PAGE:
Toward the end of the show-within-a-show of the movie, Kermit and Piggy sing a duet of Rainbow Connection that turns into a full cast number.  The simple plucking of the banjo that always starts that song did me in. I had tears streaming down my face as I grinned like an idiot in that theater.  Feeling a little self-conscious, I looked around and noticed that I wasn’t the only one wiping away tears and smiling at the same time. 

Throughout the years, the song Rainbow Connection has taken on a somewhat different meaning for me than it did when I was a younger child.  When you look at the lyrics, on their own, they don’t mean very much.  I mean, the very first line, “Why are there so many songs about rainbows?” Are there?  Counting Rainbow Connection itself, I can think of a total of three, and I’m not sure I’ll Build You a Rainbow even counts as a song.

As I was struggling through the great majority of my adulthood with admitting I was gay and with trying to decide what I was going to do about it, this song seemed to pop up all the time.  In particular, the end of the third verse, always stuck out to me:

Have you been half asleep

And have you heard voices?

I’ve heard them calling my name.

Is this the sweet sound

That calls the young sailors?

The voice might be one and the same.

I’ve heard it too many times to ignore it.

It’s something that I’m s’posed to be.

Someday we’ll find it–

The rainbow connection.

The lovers, the dreamers, and me.

The obvious connotation between the gay community and rainbows notwithstanding, the idea of hearing a voice too many times to ignore it, and searching for a connection that was missing in my life was a potent one.  So hearing the song in the movie brought back all of those emotions and feelings that I had spent so many years trying to sort out.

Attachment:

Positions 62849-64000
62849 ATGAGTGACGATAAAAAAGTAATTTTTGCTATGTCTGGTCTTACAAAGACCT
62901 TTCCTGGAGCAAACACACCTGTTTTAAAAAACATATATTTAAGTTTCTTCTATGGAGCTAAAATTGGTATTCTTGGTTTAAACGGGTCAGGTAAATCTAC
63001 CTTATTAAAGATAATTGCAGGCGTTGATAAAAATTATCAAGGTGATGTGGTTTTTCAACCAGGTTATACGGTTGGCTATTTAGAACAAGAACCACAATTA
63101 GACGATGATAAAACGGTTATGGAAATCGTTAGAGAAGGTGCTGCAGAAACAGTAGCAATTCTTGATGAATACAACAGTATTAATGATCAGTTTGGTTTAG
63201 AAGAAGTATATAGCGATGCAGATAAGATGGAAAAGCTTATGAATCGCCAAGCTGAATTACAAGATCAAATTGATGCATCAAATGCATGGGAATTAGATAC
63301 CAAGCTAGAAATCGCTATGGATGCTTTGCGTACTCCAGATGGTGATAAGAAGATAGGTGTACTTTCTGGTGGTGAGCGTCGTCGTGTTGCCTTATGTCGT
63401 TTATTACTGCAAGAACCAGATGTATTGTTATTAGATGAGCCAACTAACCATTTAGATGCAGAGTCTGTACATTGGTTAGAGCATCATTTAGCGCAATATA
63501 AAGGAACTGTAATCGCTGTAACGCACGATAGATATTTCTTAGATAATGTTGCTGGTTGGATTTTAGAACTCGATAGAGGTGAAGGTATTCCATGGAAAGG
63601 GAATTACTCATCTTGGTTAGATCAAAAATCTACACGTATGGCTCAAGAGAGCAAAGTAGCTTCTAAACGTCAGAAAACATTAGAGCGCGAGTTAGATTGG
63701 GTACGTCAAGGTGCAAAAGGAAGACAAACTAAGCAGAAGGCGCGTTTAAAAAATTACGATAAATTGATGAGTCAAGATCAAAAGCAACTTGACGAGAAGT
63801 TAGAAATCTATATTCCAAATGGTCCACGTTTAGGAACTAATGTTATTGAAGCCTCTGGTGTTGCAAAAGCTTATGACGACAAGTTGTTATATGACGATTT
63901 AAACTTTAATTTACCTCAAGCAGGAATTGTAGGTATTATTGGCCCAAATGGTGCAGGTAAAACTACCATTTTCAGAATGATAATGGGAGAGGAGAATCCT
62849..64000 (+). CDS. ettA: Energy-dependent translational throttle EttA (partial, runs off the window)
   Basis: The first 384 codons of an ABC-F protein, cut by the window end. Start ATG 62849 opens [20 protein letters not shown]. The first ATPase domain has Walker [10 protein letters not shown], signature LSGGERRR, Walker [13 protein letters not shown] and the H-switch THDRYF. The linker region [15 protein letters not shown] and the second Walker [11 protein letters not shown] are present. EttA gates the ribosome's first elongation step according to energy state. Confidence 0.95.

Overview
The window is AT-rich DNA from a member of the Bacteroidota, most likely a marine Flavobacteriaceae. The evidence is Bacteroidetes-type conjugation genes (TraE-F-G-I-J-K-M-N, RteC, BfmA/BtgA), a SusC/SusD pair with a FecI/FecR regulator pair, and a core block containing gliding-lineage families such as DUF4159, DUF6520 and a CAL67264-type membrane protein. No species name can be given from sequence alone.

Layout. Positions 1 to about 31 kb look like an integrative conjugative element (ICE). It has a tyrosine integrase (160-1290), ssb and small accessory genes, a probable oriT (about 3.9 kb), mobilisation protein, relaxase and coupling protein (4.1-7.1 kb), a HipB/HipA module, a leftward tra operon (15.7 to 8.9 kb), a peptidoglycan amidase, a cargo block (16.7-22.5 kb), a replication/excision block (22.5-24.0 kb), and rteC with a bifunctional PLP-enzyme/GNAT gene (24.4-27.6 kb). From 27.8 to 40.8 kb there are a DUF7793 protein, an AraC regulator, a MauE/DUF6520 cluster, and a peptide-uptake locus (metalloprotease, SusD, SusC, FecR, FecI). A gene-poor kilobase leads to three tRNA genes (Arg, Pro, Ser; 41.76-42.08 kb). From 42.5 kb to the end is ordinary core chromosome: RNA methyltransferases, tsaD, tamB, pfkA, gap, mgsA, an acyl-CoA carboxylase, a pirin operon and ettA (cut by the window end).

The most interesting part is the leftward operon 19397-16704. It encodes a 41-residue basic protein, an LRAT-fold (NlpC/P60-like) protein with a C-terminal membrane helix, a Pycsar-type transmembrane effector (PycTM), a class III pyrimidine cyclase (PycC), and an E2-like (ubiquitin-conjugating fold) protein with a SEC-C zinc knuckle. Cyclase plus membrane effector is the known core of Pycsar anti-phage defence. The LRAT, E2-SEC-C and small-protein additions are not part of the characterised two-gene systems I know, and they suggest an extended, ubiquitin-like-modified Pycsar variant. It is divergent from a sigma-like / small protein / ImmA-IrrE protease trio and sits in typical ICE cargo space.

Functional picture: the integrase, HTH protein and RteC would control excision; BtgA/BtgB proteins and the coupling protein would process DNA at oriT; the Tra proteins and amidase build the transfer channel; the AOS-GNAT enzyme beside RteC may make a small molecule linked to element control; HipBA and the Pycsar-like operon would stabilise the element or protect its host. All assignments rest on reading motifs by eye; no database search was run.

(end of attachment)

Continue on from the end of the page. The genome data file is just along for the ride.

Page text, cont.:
That night, after the movie, I came home and sat down at the piano.  I spent about an hour working out the chords.  Then, over the next several months, I worked on a little piano arrangement that had a slightly more upbeat, swung feel to it rather than the very simple banjo intro of the original version of the song.  I’ve been sitting on it for several months, just waiting for time to record it, and since I had the time tonight, I figured why not.

It’s just a simple piano and vocal, recorded on my Canon 7D. I recorded the MIDI from my piano and the vocal from the Mic at the same time, then ran the MIDI through a different piano sample that has a cleaner tone than the one that is integrated into my piano itself.  Then some simple EQ, compression, and mixing, and I uploaded it to YouTube.  I didn’t put much polish on it (for instance, no AutoTune), but it was just meant to be a little sample.

So here it is: On of my all time favorite songs. A cover of Rainbow Connection written by Paul Williams and Kenny Ascher, and originally sung by Jim Henson as Kermit the Frog.

Of note in this video: I actually managed to record this entire video in a single take, because I didn’t make any major mistakes.  This is very, VERY unusual for me.  I’m okay on the piano, but I’ve never managed to be consistently accurate with my playing. Secondly, this is the first video I’ve done since I started shaving my head. It’s weird seeing myself without hair. Finally, because this video was recorded from a side a view, I think I look fatter than ever. If I ever start trying to talk myself out of going to the gym, then I just need to watch this video for about 30 seconds, and I’ll be on my way.